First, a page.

Some of the delight of the books is naturally in the magic and the richness of Rowling’s imagination, from the Hogwarts Express to Dobby the house elf to Luna and Xenophilius Lovegood to Horcruxes.  Our actual universe encompasses enough incredible wonders—and daily life on Earth includes ample mystery—for an ability to cast spells, dive into the Pensieve to relive the past, Apparate, or walk for a time with the dead to seem simply an extension of known reality.  But in some ways, Harry, Hermione, and Ron live in an appealingly simpler world than ours, one in which conversations are conducted face to face rather than by cell phone or on social media, and owls, not text messages, convey correspondence.  For Harry, Hermione, and Ron, chess pieces are animated, but they are real, not virtual.  Homework is written on parchment, not a laptop, and the Hogwarts Express is pulled by a steam locomotive and has a candy vendor who rolls her cart through the aisles.

For Rowling’s witches and wizards, community is stronger and more inclusive than for most of us now.  Harry, Hermione, and Ron do not consider age differences when they strive to overcome Lord Voldemort, see Rubeus Hagrid as one of their closest friends, and revere Albus Dumbledore for his wisdom and distinctive personality.  Minerva McGonagall is sometimes intimidating, but she is never mocked as an old-maid schoolteacher.  Each character assumes a role suited to his or her time of life.  Some abuse the power of their positions, but no one is relegated to greater or lesser importance because of age or gender.  Hermione, for example, is strong willed, courageous, and an exceptionally enthusiastic student, and I am happy when I see a little of her in me.  Throughout the books, admirable qualities appear or are deficient in both children and adults.  Even in her manner of writing in the later novels, Rowling does not create boundaries between the word choice and level of subtlety usually selected for children and a style that is more complex.

Harry and his friends confront some of life’s most difficult challenges, particularly the death of loved ones, the power of evil, and life-and-death risks for themselves.  Although the three friends always eventually triumph, they find no easy answers.  Harry is a Seeker in Quidditch, and also in the Quaker sense of seeking to grow in understanding: the reasons people act as they do, the nature of individual responsibility, and the relationship between the living and the dead.  Such questions are not only for childhood but also continue to engage us throughout life, and Harry confronts them with a depth of inquiry suited to any age.  In the front of Harry Potter and the Deathly Hallows, Rowling quotes William Penn, and so perhaps suggests the Seeker-Quaker connection is not unreasonable.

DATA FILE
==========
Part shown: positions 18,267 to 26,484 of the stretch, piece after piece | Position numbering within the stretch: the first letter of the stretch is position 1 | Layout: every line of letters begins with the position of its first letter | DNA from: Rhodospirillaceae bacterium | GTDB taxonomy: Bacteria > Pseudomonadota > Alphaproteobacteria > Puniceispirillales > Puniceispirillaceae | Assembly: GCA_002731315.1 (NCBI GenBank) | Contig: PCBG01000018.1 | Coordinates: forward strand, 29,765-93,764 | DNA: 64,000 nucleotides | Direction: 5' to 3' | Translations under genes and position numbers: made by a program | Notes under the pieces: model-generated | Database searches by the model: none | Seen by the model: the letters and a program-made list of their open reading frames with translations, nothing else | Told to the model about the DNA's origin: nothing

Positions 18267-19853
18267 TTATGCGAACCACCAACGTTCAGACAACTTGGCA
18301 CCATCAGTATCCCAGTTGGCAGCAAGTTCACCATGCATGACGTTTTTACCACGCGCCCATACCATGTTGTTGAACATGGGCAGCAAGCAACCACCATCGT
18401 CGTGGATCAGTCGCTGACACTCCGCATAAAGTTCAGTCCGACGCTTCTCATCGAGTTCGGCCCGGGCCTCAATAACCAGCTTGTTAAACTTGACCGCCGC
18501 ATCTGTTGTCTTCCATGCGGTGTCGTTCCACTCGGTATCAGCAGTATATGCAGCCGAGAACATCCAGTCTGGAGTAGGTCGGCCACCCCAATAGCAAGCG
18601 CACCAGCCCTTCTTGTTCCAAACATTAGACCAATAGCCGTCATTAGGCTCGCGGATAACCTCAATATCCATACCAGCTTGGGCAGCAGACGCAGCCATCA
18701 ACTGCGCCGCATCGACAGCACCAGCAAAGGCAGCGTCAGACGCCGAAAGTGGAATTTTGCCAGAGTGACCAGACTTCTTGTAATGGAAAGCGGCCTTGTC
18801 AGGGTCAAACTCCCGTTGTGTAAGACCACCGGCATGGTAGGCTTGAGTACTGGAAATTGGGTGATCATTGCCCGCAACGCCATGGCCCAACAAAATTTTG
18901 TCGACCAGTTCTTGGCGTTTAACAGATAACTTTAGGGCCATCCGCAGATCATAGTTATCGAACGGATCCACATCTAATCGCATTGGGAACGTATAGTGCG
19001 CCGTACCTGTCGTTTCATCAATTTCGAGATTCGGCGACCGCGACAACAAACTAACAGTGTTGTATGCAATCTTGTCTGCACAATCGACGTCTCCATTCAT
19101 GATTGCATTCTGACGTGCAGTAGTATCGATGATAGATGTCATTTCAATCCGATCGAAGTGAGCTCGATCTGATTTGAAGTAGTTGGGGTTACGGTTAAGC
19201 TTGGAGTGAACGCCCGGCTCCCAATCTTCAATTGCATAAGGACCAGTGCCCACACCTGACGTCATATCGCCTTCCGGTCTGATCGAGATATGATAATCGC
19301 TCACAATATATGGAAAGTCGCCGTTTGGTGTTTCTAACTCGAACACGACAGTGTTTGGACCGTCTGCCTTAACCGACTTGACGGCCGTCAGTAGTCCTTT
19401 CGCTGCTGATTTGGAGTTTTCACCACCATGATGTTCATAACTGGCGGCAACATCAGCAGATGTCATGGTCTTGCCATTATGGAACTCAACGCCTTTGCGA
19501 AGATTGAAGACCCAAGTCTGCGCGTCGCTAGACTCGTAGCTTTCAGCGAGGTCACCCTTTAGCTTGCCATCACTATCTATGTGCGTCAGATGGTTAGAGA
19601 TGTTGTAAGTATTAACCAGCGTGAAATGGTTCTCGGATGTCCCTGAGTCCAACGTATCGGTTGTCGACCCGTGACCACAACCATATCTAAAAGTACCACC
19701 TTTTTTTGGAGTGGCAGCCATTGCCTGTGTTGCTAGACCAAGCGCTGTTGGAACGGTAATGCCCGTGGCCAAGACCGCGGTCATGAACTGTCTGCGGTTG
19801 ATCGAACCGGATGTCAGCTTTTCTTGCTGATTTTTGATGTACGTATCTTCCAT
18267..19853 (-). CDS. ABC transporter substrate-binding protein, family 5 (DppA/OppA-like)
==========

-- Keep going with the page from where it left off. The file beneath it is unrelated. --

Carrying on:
The novels’ characters are vividly depicted, consistent, rich in their qualities and attributes, and highly credible within their world.  To get to know them over the course of the more than 4,000 total pages in the U.S. editions of the books has been to add dozens to my share of close acquaintances.  I not only compare them to people I have known; they themselves help to people my life.  Harry, Hermione, and Ron have joined Jo, Meg, Amy, and Beth March[1] as best friends who continue to accompany me long after the weeks spent reading their stories.

[1] Louisa May Alcott, Little Women, first published 1869.